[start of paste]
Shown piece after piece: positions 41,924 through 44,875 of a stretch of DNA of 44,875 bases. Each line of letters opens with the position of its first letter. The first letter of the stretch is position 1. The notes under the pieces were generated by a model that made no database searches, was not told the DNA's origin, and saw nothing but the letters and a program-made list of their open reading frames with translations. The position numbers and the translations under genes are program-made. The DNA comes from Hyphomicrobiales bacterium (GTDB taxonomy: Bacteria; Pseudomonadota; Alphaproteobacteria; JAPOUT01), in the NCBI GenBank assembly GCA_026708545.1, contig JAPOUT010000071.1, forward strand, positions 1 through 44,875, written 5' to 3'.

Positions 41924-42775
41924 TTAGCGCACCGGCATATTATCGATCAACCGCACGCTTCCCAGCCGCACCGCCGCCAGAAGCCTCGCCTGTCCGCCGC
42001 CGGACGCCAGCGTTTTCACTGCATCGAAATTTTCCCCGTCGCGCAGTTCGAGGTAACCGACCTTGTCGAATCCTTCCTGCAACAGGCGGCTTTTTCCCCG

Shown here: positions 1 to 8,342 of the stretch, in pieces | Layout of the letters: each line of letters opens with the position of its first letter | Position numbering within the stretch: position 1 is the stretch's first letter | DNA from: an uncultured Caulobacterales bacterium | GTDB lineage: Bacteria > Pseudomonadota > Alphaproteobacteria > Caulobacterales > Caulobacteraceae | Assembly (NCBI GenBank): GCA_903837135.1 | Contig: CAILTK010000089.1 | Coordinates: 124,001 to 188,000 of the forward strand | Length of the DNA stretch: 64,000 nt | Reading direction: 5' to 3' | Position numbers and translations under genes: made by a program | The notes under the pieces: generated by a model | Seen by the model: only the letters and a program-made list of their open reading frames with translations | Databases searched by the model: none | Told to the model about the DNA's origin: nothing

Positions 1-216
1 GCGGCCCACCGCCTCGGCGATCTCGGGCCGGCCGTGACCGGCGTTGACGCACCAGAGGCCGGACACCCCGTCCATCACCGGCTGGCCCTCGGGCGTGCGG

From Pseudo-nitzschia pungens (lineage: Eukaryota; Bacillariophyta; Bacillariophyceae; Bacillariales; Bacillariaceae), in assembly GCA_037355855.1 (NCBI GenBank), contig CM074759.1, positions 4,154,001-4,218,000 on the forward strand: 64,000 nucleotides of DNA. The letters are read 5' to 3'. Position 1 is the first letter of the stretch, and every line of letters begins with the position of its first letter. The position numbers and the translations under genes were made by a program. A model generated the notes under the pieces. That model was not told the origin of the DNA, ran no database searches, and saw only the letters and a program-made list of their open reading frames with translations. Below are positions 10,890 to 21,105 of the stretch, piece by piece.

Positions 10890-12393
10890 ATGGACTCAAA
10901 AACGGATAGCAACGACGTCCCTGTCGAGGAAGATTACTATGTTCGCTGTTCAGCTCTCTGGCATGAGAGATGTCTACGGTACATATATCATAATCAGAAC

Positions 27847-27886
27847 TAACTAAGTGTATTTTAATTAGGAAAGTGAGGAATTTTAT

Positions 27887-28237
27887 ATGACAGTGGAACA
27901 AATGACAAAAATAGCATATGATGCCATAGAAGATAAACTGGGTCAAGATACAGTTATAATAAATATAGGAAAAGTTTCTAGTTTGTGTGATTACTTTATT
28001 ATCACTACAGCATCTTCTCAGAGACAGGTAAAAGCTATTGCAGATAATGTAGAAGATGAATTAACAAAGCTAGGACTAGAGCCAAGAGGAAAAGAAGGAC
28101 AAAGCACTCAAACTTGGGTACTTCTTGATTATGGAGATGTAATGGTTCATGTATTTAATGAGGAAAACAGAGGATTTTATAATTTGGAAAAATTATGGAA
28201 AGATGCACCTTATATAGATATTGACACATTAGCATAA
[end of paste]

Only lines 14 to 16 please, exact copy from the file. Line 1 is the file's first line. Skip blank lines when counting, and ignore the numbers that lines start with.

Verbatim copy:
Positions 27887-28237
27887 ATGACAGTGGAACA
27901 AATGACAAAAATAGCATATGATGCCATAGAAGATAAACTGGGTCAAGATACAGTTATAATAAATATAGGAAAAGTTTCTAGTTTGTGTGATTACTTTATT